Drop us a line here or @CBTonNBC if you see any names missing.
Here is the top 25:
1. KANSAS JAYHAWKS
Who’s gone: Devonte’ Graham, Svi Mykhailiuk, Malik Newman
Who do they add: Dedric Lawson, K.J. Lawson, Charlie Moore, Quentin Grimes, Devon Dotson, David McCormack
Projected starting lineup: Charlie Moore, Marcus Garrett, Quentin Grimes, Dedric Lawson, Udoka Azubuike*
Losing Graham is a major, major blow for this program, but they had as much talent sitting out this season as any program in college basketball. Cal transfer Charlie Moore should be able to step in and handle the point guard duties – if that role isn’t taken over by Devon Dotson – while Dedric Lawson and K.J. Lawson will give Bill Self actual power forwards, something he has been yearning for the last two years. There is still going to be some turbulence with this roster. Do they hold onto Udoka Azubuike? Will anyone else get run out of town? But the bottom line is that they are talented, they are old, they are well coached and they have a functional point guard on their roster.
2. GONZAGA BULLDOGS
Who’s gone: Silas Melson, Johnathan Williams III
Who do they add: Brandon Clarke, Joel Ayayi, Filip Petrušev, Greg Foster Jr.
I’m not fully convinced that I love Perkins as a point guard, but with Norvell and Kispert a year older and Hachimura and Tillie on the front line, the Zags have a chance to be really, really good once again. Throw in the transfer addition of Clarke and a couple more talented foreigners — Ayayi and Petrušev — and this is just about what you would expect for Gonzaga.
Who do they add: Jahvon Quinerly, Cole Swider, Brandon Slater, Joe Cremo
Projected starting lineup: Collin Gillispie, Phil Booth, Jermaine Samuels, Eric Paschall, Omari Spellman*
This ranking really does depend on what happens with DiVincenzo and Spellman. DiVincenzo was the MOP of the Final Four. Spellman, as we noted here, is the piece that brings it all together for the Wildcats. Both would be borderline first round picks if they remain in the 2018 draft. At this point, Spellman is probably 50-50 over whether he stays in the draft. Barring something drastic, DiVincenzo appears to be a lock to head to the NBA.
4. DUKE BLUE DEVILS
Who’s gone: Grayson Allen, Marvin Bagley III, Wendell Carter Jr., Trevon Duval, Gary Trent Jr.
Who do they add: Tre Jones, Cam Reddish, R.J. Barrett, Zion Williamson, Joey Baker
Projected starting lineup: Tre Jones, Cam Reddish, R.J. Barrett, Zion Williamson, Javin DeLaurier
The Blue Devils are a team that has a lot left to figure out. Bagley, Trent, Duval and Carter are all following Allen out the door, and it appears as if Bolden will be back for another season. I’m still torn on how this Duke team — which will likely end up starting four freshmen — will play. That has not always been the path to success, but the talent here is impossible to ignore. The big question with this group is going to be how well the pieces gel together and whether or not there is enough shooting (and willing defenders) to allow this group to play the way teams like Villanova, Golden State and Boston play. I explain that line of thinking more here.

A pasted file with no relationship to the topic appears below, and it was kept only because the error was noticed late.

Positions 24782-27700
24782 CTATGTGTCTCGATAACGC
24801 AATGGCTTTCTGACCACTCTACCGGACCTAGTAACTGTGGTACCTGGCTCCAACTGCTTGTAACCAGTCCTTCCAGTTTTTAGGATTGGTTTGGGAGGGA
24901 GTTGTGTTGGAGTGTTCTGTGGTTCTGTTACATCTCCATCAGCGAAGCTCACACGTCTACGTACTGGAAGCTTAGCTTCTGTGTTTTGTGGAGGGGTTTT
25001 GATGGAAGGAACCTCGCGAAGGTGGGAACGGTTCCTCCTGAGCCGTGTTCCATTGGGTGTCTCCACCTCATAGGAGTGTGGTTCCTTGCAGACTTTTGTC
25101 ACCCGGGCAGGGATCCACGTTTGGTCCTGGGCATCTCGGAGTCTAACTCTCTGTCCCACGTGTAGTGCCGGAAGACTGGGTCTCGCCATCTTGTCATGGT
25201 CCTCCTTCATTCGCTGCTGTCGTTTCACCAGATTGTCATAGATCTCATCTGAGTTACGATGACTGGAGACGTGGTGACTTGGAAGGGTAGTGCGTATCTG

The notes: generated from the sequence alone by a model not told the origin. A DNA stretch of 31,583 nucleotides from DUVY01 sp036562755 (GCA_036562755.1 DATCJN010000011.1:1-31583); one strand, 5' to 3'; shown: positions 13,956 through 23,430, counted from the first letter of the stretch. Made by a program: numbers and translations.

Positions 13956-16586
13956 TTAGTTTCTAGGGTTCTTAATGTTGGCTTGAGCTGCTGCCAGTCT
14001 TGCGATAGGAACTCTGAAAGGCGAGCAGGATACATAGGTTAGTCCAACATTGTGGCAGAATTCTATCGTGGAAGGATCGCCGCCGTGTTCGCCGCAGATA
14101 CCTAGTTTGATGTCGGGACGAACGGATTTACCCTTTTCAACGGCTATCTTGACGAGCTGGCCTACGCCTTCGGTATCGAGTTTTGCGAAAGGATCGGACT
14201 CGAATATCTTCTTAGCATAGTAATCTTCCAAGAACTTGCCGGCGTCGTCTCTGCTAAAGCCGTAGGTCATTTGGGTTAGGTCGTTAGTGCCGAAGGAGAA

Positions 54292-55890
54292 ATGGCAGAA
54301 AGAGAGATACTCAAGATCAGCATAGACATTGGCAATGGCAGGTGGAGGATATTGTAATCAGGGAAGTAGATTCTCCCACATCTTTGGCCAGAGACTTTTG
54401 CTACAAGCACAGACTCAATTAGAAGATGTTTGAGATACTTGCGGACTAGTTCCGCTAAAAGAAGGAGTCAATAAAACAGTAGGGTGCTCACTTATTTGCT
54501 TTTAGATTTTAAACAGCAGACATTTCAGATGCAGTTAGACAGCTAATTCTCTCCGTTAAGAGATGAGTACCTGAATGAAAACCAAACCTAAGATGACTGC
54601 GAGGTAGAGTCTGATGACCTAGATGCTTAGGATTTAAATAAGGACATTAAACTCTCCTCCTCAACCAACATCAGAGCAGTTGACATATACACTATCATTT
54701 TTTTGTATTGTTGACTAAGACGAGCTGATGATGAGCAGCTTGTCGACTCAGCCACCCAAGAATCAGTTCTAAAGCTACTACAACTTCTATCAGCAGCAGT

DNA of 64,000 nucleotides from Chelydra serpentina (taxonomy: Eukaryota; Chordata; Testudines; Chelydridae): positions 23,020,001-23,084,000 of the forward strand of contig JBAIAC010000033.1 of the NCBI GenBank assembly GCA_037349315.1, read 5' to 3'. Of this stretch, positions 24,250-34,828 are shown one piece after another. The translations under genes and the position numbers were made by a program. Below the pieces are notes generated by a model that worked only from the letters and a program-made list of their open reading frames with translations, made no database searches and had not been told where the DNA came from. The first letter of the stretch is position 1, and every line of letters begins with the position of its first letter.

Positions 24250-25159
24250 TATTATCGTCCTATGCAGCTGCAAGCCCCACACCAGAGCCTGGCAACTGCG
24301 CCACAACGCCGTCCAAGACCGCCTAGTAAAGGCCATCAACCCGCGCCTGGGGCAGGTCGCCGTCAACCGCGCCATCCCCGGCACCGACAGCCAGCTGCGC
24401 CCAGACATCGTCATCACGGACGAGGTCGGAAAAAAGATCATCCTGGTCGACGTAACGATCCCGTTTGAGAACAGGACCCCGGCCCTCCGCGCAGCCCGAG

As always, there are so many moving parts with this Kentucky team’s roster and who will end up leaving school. At this point, I’m going to set the over-under for the number of players that leave for the draft at four: Knox, Gilgeous-Alexander, Diallo and … either Gabriel or Vanderbilt? Maybe both? Sacha Killeya-Jones already transferred out as well. We’ll see how that all plays out, but regardless of what happens, I think the combination of incoming backcourt talent and the remaining front court veterans is going to be a fun combination for Kentucky fans to watch. The question is going to be whether or not these freshmen can all come together, because there are going to be far fewer veterans on the roster than we initially expected.
6. TENNESSEE VOLUNTEERS
Who’s gone: James Daniel III
Who do they add: No one
Projected starting lineup: Lamonte’ Turner, Jordan Bone, Jordan Bowden, Admiral Schofield, Grant Williams
Tennessee won the SEC last season and returns literally everyone from that team outside of Daniel, who came off the bench. Williams was the SEC Player of the Year last year, and Rick Barnes has plenty of perimeter talent and switchable pieces at his disposal. There are also some young, talented pieces on this roster — Bone, Bowden, Yves Pons, Kyle Alexander — that still have room to develop. I don’t think it’s crazy to think Tennessee could end up making a run at a No. 1 seed.
7. VIRGINIA CAVALIERS
Who’s gone: Devon Hall, Isaiah Wilkins, Nigel Johnson
Who do they add: Kody Stattmann, Kihei Clark, Francisco Caffaro
Projected starting lineup: Ty Jerome, Kyle Guy, Deandre Hunter, Mamadi Diakite, Jack Salt
I’ll never doubt Virginia again (unless they are a No. 1 seed … kidding!), even when they are losing their best guard and their best defender. Hunter is ready to step up and be the star for this team, and I think Mamadi Diakite will have a chance to be an elite defensive presence. If there is a real concern here, it’s depth, but I trust Tony Bennett will be able to figure something out. Always trust in Tony.
8. KANSAS STATE WILDCATS
Who’s gone: No one
Who do they add: Shaun Williams
Projected starting lineup: Kamau Stokes, Barry Brown*, Carter Diarra, Xavier Sneed, Dean Wade
This will probably be the highest that you see the Wildcats ranked heading into the season, but I really like this group. They have a crop of tough-minded, playmaking guards that can really get out and defend, and their best player is a guy that the public at-large hasn’t really seen play in Wade. Bruce Weber is going to silence the haters!